Hardware can hold the software back. ISRs can’t operate voice interfaces in SD-WAN mode. You can’t get all the advanced features of the software until you pare the hardware down to the bare minimum needed to route data packets. If you need to have the router function as a TDM aggregator or an SBC/IPIPGW you realize that the router really should be dedicated to that purpose. Because it’s functioning more as a TDM platform than a packet router at that point.


Tom’s Take

The world of voice that I lived in five or six years ago is gone. It’s been replaced with texting and Slack/Spark/WebEx Teams. Voice is dying. Cell phones connect us more than we’ve ever been before but yet we don’t want to talk to each other. That means that the rows and rows of desk phones we used to use are falling by the wayside. And so too are the routers that used to power them. Now, we’re replacing those routers with SD-WAN devices. And when the time finally comes for use to replace those TDM devices, what will we use? That future is very murky indeed.

Reclaiming 1.1.1.1 For The Internet

Hopefully by now you’ve seen the announcement that CloudFlare has opened a new DNS service at the address of 1.1.1.1. We covered a bit of it on this week’s episode of the Gestalt IT Rundown. Next to Gmail, it’s probably the best April Fool’s announcement I’ve seen. However, it would seem that the Internet isn’t quite ready for a DNS resolver service that’s easy to remember. And that’s thanks in part to the accumulation of bad address hygiene.

Not So Random Numbers

The address range of 1/8 is owned by APNIC. They’ve had it for many years now but have never announced it publicly. Nor have they ever made any assignments of addresses in that space to clients or customers. In a world where IPv4 space is at a premium, why would a RIR choose to lose 16 million addresses?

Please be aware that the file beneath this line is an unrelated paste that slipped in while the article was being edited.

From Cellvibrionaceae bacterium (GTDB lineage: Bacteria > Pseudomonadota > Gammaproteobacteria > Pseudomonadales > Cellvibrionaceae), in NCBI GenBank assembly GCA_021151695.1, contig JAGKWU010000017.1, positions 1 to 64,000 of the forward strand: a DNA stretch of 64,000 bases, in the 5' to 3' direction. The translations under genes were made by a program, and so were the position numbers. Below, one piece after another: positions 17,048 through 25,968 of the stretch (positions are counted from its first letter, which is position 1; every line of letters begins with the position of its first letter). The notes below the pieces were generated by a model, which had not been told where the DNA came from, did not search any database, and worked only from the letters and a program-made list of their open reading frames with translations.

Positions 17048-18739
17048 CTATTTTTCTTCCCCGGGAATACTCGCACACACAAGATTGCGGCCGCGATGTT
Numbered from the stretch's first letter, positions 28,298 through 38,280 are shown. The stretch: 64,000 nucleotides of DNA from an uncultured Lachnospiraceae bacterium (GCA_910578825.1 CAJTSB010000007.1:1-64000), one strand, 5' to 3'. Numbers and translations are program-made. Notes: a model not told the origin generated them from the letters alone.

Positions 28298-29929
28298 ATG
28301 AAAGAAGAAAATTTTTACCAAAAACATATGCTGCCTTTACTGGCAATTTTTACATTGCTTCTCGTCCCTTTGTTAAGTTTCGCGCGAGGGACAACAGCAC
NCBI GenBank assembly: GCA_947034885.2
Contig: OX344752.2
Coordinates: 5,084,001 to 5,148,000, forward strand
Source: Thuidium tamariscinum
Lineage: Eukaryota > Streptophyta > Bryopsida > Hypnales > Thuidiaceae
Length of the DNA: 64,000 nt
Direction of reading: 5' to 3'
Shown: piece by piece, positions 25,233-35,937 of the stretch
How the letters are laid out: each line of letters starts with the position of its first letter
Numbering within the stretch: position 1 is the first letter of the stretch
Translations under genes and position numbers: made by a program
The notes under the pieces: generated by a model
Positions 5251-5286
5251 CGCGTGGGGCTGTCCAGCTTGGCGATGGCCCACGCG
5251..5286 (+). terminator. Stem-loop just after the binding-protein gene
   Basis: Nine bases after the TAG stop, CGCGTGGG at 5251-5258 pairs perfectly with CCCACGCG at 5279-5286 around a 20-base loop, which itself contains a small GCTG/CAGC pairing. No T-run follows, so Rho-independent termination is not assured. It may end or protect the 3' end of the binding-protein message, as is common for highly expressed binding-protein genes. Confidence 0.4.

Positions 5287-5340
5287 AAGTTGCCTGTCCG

Edit: As pointed out by Dale Carder of ES.net in a comment below, APNIC has been assigning address space out of 1 /8 since 2010. However, the most commonly leaked prefixes in that subnet that are difficult to assign because of bogus announcements come from 1.0.0.0/14.

As it turns out, 1/8 is a pretty bad address space for two reasons. 1.1.1.1 and 1.2.3.4. These two addresses are responsible for most of the inadvertent announcements in the entire 1/8 space. 1.2.3.4 is easy to figure out. It’s the most common example IP address given when talking about something. Don’t believe me? Google is your friend. Instead of using 192.0.2.0/24 like we should be using, we instead use the most common PIN, password, and luggage combination in the world. But, at least 1.2.3.4 makes sense.

Why is 1.1.1.1 so popular? Well, the first reason is thanks to Airespace wireless controllers. Airespace uses 1.1.1.1 as the default virtual interface address for just about everything. Here’s a good explanation from Andrew von Nagy. When Airespace was sold to Cisco, this became a very popular address for Cisco wireless networks. Except now that it’s in use as a DNS resolver there are issues with using it. The wireless experts I’ve talked to recommend changing that address to 192.0.2.1, since that address has been marked off for examples only and will never be globally routable.

The other place where 1.1.1.1 seems to be used quite frequently is in Cisco ASA failover interfaces. Cisco documentation recommended using 1.1.1.1 for the primary ASA failover and 1.1.1.2 as the secondary interface. The heartbeats between those two interfaces were active as long as the units were paired together. But, if they were active and reachable then any traffic destined for those globally routable addresses would be black holed. Now, ASAs should probably be using 192.0.2.1 and 192.0.2.2 instead. But beware that this will likely require downtime to reconfigure.

The 1.1.1.1 address confusion doesn’t stop there. Some systems like Nomadix use them as the default logout address. Vodafone used to use it as an image caching server. ISPs are blocking it upstream in some ACLs. Some security organizations even recommend dropping traffic to 1/8 as a bogon prevention measure. There’s every chance that 1.1.1.1 is going to be dropped by something in your network or along the transit path.